“When we discuss the plot of these books, the smile that comes over people’s faces is infectious,” says DiDio. “And even without reading any of the stories, they’re already excited at what we’re trying to accomplish. As a longtime fan of this material…this is my childhood dream come true. And when you see what’s going to happen with Scooby and Wacky Races, even if you were cynical about how we approached these things, you’re going to love everything once you see the finished product.”

Turning these Saturday morning “kiddie” cartoons into young adult comic fare isn’t so out of the question, given that the shows themes at the time were just as suited to adults as they were to kids. “You have to have to remember that Jonny Quest and Flintstones were both primetime fare when they were introduced,” says DiDio. “They were already going for the older audience at that moment.”
Oh, but what if it turns out these new products are much more "adult" fare than kiddie fare? That is, what if they're more mature in tone? DiDio doesn't even seem to realize that the prime time cartoons weren't built on utter lewdness like most of DC's superhero output's become infested with.
What can fans expect from this new series? “You’re gonna have an epic adventure in the future stories with Jonny Quest and Space Ghost,” says DiDio. “You’re going to have a scary, dangerous world in Wacky Raceland that is just as strange and dynamic as you hope it would be. I think Scooby Doo is going to excite people and challenge people, and I think that we’re going to use Flintstones to really bring out that voice and social commentary that they might’ve brought out in the ’60s and raise it back for today.”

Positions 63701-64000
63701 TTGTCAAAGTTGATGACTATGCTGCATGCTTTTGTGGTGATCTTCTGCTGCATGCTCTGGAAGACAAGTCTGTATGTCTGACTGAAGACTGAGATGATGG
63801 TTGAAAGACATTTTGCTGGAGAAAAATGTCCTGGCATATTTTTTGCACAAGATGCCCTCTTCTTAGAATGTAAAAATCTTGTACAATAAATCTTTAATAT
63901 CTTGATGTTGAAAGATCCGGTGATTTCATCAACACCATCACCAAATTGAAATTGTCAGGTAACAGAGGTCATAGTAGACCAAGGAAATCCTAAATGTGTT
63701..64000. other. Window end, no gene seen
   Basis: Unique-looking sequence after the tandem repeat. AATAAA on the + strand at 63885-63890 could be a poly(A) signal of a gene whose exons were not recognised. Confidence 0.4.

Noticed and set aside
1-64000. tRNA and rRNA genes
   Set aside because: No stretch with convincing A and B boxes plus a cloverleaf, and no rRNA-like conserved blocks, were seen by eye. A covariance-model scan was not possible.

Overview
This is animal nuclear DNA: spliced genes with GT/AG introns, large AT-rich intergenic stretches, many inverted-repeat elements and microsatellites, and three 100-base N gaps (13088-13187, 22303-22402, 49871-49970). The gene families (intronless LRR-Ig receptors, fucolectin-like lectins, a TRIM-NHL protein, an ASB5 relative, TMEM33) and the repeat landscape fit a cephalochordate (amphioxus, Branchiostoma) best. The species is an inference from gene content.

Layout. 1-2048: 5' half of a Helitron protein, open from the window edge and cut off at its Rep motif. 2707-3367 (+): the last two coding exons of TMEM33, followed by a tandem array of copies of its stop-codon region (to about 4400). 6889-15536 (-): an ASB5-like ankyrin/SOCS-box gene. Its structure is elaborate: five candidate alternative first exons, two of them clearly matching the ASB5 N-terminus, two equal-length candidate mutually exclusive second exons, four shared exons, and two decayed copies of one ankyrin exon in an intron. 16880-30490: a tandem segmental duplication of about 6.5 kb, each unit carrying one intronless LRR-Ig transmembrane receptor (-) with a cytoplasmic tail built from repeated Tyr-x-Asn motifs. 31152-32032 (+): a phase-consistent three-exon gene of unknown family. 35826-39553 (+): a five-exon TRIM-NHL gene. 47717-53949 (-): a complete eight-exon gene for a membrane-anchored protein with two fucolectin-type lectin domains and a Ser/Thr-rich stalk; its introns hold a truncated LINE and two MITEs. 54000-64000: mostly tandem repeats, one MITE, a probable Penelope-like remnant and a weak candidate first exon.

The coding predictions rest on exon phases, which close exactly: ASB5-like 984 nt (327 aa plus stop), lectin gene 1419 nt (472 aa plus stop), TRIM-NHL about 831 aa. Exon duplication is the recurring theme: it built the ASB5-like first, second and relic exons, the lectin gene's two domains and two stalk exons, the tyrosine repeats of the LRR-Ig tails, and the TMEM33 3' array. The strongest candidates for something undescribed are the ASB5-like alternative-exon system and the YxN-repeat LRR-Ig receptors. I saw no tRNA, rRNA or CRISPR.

That could just as well suggest their liberal politics will show up in the books, and just why it's better to skip it, and stick with the older cartoons instead. As I've said before, DiDio alone is reason enough to avoid these new renditions, which are bound to cost quite a bit as pamphlets, another reason why it's just not worth the effort.

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Wednesday, February 03, 2016 

Busiek attacks Republicans for "Islamophobia"

Wouldn't you know it, for the week of the Iowa primaries, boilerplate leftist Kurt Busiek has chosen to mouth off with the cheapest attacks on the GOP:

As a matter of fact, many Islamists in the USA haven't for about a decade now. All because the public woke up and began to research and understand what's wrong with Islam. This article from the Intl. Business Times, though not entirely honest about "minorities", does note that the shift to Democrats among Islamists began around 9-11. And that's bound to include plenty of Muslims in Iowa too. So why's Busiek acting like this is something new? It isn't.